Guest Shack – Chris Lewis from Skype

This week, we interview Chris Lewis, Marketing & Business Development, APAC, SKYPE. Learn more about Skype technology and its new developments in the marketplace. Click on the link below to read the interview.

ABOUT GUEST SHACK
Each week we bring you an interview with an interesting and relevant guest speaker on everything from brand new tech or gaming products being launched or a special topic.

Special guest for this week is Chris Lewis, Marketing & Business Development, APAC, SKYPE.

For the uninitiated, can you briefly explain what VOIP is?
VoIP stands for Voice over the Internet Protocol. In simple terms, this technology uses the Internet to send voice rather than a traditional telephone network.

How can Skype be used with VOIP?
Skype is a free software tool that digitises the speaker’s voice and transmits it as a digital signal through the user’s broadband connection, using the Internet to carry the call potentially from one side of the world to the other. You can use Skype to make free calls to other Skype users just about anywhere in the world. You can also call non-Skype users on their landline or mobile phone at inexpensive per minute rates, with costs depending on the receiver’s location.

Skype was first beta tested in late 2003…what are some of the key elements of the software that have improved since then, to the latest release?
We have added several important services such as SkypeOut, which allows users to make calls to other countries at local call costs. Because the call is carried across the internet, the caller only pays the local call cost for terminating that call in the foreign country, skipping the long distance charges.

SkypeIn allows businesses to buy phone numbers in their own country in order to have those calls routed across the internet to their regular phone. The caller then only pays for the local call cost.

We have also introduced SkypeFind. Designed as a community-generated guide, SkypeFind lets users rate, review and log their favourite businesses not matter where they live. It’s easy to use; if you’re travelling in France and want to find a great restaurant, just log onto Skype, click on SkypeFind and you have recommendations that you can trust, direct from the Skype community.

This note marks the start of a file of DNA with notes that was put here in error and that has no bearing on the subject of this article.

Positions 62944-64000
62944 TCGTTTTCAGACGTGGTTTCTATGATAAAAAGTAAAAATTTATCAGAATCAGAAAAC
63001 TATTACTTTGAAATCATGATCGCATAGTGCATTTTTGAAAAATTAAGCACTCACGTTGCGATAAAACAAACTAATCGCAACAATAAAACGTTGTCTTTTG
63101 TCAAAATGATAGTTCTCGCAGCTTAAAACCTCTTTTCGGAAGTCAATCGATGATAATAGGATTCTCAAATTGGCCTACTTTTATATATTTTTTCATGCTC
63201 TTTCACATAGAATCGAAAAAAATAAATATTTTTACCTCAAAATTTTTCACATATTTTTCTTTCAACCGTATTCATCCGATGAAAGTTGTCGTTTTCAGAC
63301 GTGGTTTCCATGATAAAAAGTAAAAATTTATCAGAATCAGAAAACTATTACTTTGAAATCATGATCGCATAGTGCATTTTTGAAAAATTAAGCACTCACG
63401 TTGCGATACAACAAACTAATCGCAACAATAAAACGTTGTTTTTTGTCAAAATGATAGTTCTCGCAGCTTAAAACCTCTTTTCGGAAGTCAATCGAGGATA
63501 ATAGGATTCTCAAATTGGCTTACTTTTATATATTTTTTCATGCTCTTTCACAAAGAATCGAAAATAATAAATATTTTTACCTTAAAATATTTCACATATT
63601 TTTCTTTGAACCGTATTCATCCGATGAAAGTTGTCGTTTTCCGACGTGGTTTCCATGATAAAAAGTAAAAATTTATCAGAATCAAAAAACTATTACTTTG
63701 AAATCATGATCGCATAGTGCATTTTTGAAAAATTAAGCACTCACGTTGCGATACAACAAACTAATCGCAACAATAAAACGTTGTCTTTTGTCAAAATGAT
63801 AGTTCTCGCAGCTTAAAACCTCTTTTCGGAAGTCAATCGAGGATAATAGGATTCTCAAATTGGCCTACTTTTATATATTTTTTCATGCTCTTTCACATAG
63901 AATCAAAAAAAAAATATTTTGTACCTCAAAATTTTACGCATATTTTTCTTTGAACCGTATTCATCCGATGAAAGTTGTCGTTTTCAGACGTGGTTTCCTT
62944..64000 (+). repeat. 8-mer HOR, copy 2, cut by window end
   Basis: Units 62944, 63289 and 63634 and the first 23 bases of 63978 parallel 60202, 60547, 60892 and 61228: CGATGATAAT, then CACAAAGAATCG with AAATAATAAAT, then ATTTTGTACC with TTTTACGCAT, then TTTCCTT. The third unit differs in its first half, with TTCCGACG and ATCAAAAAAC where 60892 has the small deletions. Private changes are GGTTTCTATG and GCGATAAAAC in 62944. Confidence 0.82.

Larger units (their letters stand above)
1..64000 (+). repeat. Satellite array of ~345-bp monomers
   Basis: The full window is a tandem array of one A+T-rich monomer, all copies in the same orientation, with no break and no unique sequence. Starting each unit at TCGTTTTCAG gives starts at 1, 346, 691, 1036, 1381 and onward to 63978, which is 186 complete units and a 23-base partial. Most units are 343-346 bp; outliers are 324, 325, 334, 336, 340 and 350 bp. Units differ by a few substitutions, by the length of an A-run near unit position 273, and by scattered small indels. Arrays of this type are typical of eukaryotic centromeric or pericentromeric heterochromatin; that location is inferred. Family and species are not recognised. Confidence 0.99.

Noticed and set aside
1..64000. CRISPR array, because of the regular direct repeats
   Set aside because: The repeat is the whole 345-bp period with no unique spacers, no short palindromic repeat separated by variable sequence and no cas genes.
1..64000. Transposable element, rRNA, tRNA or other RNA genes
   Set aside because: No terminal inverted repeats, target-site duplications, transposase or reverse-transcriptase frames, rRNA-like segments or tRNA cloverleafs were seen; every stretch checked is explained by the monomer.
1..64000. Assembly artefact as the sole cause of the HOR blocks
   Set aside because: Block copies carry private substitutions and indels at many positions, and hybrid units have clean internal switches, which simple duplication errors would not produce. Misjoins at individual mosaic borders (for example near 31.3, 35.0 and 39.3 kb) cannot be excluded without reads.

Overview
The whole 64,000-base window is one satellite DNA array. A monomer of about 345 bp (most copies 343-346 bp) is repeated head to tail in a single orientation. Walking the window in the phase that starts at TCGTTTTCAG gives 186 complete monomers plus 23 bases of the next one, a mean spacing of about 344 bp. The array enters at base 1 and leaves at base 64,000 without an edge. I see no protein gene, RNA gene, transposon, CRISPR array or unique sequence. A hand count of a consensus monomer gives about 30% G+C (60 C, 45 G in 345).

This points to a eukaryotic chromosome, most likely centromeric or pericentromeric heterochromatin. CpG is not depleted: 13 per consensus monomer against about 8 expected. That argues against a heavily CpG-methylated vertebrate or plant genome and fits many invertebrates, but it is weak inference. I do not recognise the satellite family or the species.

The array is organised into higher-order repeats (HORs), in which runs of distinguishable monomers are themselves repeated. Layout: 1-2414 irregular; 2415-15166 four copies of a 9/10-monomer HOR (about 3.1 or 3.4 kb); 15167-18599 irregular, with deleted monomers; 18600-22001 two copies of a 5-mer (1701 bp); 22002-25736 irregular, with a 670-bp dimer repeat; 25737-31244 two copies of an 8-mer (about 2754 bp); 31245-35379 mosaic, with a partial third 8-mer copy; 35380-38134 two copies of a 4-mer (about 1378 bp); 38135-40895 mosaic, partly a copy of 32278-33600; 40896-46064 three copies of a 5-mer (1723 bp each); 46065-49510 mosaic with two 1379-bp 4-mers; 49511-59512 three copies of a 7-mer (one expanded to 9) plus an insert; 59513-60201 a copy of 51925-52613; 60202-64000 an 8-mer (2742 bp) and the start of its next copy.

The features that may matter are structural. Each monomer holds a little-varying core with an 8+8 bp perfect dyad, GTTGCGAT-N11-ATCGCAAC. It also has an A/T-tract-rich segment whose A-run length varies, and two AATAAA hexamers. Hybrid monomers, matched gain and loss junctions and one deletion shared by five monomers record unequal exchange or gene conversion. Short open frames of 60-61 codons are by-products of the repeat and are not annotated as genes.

Globally, we are also working with independent third-party developers to write plug-ins – Skype Extras – that allow users to expand Skype functionality and enrich their Skype experience.

With access to Skype Extras, users can do more with Skype like playing games such as checkers or backgammon, personalising video avatars and collaborating with friends, family and business colleagues all over the world. The most popular Extra download for consumers is CrazyTalk™ for Skype, which allow users to use live avatars and emotions on Skype video calls.

One of the key differentiators between Skype and other VoIP providers is Skype’s high call quality and video capabilities. These features have consistently improved since the Skype’s beginning and we shall endeavour to maintain this momentum because this is what our users have come to expect.

Do you think VOIP has penetrated the mass market as yet?
The number of Skype users worldwide is currently around 196 million, and this is growing rapidly every day. Around 6 to 10 million users are on Skype at any given time. These numbers tell you that Skype today is truly a mass-market consumer brand.

What percentage of the market do you think would be business, in comparison to the end consumer?
Globally, approximately 30% of Skype users have adopted Skype for business purposes.

Most VOIP consumer products don’t support encryption… How does Skype stop people from listening in your conversation, or changing the content altogether?
Skype has always been focused on providing a secure environment for its community, so they can safely make calls, send instant messages and transfer files.